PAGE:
Time-Averaged Serum Uric Acid Linked to IgA Nephropathy Progression Risk

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Findings suggest the potential prognostic value of time-averaged serum uric acid for predicting disease progression in IgAN.

Despite prior uncertainty about its prognostic value in IgA nephropathy (IgAN), findings from a recent study suggest time-averaged serum uric acid is an independent risk factor associated with IgAN progression.1

Results showed time-averaged serum uric acid levels were associated with triglyceride levels, complement component levels, renal function, and pathological severity, highlighting its potential value as a prognostic indicator in patients with IgAN.1

There is currently no cure or definitive way to predict IgAN prognosis, with treatment seeking to prevent the need for dialysis or kidney transplantation. Several risk factors for disease progression have been identified, but the potential role of serum uric acid is not well understood due to conflicting research, requiring further assessment to determine its association with clinicopathological severity and long-term renal prognosis.1,2

“Primary prevention strategies, including early detection and strategies to control risk factors, are needed to protect against the poor renal outcomes of IgAN and its related complications,” Jianxin Wang, of Fujian Medical University in China, and colleagues wrote.1

To investigate the factors affecting time-averaged serum uric acid and to assess the prognostic value of time-averaged serum uric acid in IgAN, investigators conducted a retrospective study involving patients with IgAN who underwent kidney biopsy between June 2012 and December 2018 in the department of nephrology of the First Affiliated Hospital of Fujian Medical University. Patients were excluded if they were ≤ 18 years of age, had < 12 months follow-up, or had a secondary cause of IgAN.1

All patients were followed up through regular visits at 6-month intervals until June 2021. The composite endpoint was the doubling of baseline serum creatinine or ESRD, indicated by an estimated glomerular filtration rate (eGFR) <15 ml/min per 1.73 m2 or the initiation of renal replacement therapy.1

Investigators defined time-averaged serum uric acid as the AUC for serum uric acid during follow-up divided by the total number of months of follow-up. Similarly, the time-averaged serum albumin and time-averaged hematuria values were calculated with the same method.1

The relationships between time-averaged serum uric acid and clinicopathological features and renal outcomes were analyzed in groups divided by quartiles of time-averaged serum uric acid levels, sex, and the presence of hyperuricemia, defined as serum uric acid ≥420 µmol/L for men and ≥360 µmol/L for women.1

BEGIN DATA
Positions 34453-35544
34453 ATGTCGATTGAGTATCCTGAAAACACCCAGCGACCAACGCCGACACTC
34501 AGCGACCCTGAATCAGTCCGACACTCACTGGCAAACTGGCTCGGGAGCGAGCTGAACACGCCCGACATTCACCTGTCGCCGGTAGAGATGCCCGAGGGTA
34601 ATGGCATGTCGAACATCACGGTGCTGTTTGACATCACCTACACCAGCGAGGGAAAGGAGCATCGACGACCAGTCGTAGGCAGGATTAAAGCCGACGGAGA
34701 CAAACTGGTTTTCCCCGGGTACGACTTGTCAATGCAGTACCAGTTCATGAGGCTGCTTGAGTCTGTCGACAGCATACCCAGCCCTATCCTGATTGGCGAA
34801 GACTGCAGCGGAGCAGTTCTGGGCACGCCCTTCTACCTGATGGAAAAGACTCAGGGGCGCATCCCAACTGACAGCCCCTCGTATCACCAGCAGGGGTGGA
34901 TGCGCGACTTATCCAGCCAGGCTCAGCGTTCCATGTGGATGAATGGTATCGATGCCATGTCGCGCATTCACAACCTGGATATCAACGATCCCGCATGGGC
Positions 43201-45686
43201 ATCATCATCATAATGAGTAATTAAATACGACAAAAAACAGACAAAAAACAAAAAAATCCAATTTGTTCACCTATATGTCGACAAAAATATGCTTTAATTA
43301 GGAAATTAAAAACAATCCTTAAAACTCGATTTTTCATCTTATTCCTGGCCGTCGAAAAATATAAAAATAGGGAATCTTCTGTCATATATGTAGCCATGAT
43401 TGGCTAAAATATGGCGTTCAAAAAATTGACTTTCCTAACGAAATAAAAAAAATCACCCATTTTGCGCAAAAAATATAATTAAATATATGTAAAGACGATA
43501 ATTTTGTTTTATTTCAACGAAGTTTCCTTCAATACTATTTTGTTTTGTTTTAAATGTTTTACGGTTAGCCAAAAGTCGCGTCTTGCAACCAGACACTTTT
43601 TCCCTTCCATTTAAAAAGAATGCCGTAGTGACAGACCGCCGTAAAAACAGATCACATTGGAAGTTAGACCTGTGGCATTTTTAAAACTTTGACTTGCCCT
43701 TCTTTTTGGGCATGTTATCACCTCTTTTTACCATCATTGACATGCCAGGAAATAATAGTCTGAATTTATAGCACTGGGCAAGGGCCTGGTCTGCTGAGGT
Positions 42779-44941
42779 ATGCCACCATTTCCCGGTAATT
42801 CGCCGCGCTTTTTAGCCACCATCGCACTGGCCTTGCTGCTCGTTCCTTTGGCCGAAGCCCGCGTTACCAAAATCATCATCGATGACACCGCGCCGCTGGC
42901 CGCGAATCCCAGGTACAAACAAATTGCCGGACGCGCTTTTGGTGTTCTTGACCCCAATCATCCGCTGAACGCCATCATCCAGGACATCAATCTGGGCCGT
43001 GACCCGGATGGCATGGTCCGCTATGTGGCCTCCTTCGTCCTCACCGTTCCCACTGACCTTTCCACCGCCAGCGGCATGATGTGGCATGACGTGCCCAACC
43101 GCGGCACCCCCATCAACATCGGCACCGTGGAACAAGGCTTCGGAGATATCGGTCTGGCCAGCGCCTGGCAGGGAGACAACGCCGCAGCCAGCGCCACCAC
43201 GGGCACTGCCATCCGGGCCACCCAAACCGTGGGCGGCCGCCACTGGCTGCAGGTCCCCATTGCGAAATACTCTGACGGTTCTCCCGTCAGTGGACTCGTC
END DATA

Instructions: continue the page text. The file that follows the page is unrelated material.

A total of 152 patients were enrolled in the study. Among the cohort, the mean age was 35 years, 50% of patients were male, and the mean baseline serum uric acid and time-averaged serum uric acid levels were 392.00 (Standard deviation [SD], 314.30 to 454.52) µmol/L and 376.02 (SD, 311.50 to 444.46) µmol/L, respectively.1

Investigators noted patients with high time-averaged serum uric acid levels had greater levels of baseline serum uric acid, blood urea nitrogen, triglycerides, serum C3, serum C4, and were more likely to be male and have hypertension, proteinuria, poor renal function, and pathological injuries. Additionally, these patients had a poorer prognosis compared to patients with low time-averaged serum uric acid levels.1

Upon analysis, the time-averaged serum uric acid level was positively correlated with baseline age (r = 0.170; P = .036), blood urea nitrogen (r = 0.488; P <.001), and triglycerides (r = 0.359, P <.001), was strongly negatively correlated with baseline eGFR (r = −0.627; P <.001).1

A total of 19 patients experienced renal endpoint events during 58.08 (SD, 23.51) months of follow-up. Investigators pointed out the cumulative survival rate for the primary outcome was significantly lower in patients with time-averaged serum uric acid levels in the highest quartile than in those with time-averaged serum uric acid levels in the lower quartiles (P <.001). Further analysis revealed the renal survival rate in patients with persistent hyperuricemia was significantly lower than that in patients with normo-uricemia, consistent across both male and female patients.1

Multivariable regression analysis showed the time-averaged serum uric acid level (Hazard ratio [HR], 1.011; 95% CI, 1.005 to 1.017; P = .001) and T1–T2 (HR, 4.893; P = .001) were independent risk factors for renal dysfunction, but hemoglobin level (HR, 0.973; P =.007) was a protective factor. Investigators further identified the optimal cutoff values of time-averaged serum uric acid as 451.38 µmol/L (area under the curve [AUC], 0.934) for men and 492.83 µmol/L (AUC, 0.768) for women.1

Investigators called attention to several potential limitations to these findings, including a lack of data regarding patients’ use of uric acid-lowering medication, the single-center design with a relatively small sample size, and the inclusion of only patients diagnosed with IgAN without a non-IgAN control cohort.1

“The results of the present study show that the level of time-averaged serum uric acid is associated with the levels of serum TG, C3, and C4 as well as renal function and the pathological severity of IgAN,” investigators concluded.1 “We recommend that these findings be considered in treatment planning and in the design of prospective therapeutic trials."


  1. Weng M, Fu B, Zhuo Y, et al. Association of time-averaged serum uric acid level with clinicopathological information and long-term outcomes in patients with IgA nephropathy. PeerJ 12:e17266
  2. Mayo Clinic. IgA Nephropathy (Berger Disease). June 9, 2023. Accessed May 7, 2024.